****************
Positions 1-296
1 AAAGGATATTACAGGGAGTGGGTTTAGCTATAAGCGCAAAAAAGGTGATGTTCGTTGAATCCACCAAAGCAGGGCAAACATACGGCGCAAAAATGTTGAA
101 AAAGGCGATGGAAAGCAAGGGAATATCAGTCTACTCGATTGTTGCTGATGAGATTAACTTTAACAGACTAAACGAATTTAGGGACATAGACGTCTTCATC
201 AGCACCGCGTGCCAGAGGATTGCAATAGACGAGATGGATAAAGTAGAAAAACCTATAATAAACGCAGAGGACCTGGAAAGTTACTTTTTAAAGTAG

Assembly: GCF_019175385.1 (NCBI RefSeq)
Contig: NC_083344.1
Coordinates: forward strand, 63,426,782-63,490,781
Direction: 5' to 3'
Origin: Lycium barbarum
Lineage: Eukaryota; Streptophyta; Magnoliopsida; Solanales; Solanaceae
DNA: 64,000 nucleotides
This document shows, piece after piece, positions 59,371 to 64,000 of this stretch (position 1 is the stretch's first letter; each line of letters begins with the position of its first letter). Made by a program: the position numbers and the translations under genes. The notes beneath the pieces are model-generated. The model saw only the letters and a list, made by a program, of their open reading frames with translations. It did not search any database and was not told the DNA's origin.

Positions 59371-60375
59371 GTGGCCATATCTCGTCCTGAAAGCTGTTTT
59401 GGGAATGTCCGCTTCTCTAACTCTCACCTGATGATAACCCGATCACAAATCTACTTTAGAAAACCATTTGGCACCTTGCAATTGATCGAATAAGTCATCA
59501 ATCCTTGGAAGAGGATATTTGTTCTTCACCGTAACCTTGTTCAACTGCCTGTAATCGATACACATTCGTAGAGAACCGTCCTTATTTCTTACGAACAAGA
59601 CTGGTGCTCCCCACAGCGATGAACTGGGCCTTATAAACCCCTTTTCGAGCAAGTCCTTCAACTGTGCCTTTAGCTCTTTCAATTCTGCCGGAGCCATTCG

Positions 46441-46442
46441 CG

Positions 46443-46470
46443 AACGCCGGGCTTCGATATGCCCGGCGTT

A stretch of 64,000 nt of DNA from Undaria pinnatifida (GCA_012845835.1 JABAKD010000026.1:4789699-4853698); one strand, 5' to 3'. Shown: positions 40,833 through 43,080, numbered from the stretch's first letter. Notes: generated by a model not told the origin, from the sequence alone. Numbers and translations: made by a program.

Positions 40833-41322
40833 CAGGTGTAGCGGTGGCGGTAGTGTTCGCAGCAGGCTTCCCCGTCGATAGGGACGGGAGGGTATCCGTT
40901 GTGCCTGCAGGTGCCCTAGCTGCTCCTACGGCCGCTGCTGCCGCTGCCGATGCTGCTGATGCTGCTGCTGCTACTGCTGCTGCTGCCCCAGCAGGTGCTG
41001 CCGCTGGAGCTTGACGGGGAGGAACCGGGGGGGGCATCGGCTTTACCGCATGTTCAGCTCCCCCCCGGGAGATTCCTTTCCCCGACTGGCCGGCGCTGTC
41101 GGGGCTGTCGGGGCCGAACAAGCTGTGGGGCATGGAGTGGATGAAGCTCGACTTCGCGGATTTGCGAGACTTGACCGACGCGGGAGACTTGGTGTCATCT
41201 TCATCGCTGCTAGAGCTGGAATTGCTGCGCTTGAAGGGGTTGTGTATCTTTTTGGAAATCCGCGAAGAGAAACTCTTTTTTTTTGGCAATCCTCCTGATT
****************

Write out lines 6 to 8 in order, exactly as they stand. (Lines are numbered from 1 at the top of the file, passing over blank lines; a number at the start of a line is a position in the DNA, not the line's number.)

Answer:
Contig: NC_083344.1
Coordinates: forward strand, 63,426,782-63,490,781
Direction: 5' to 3'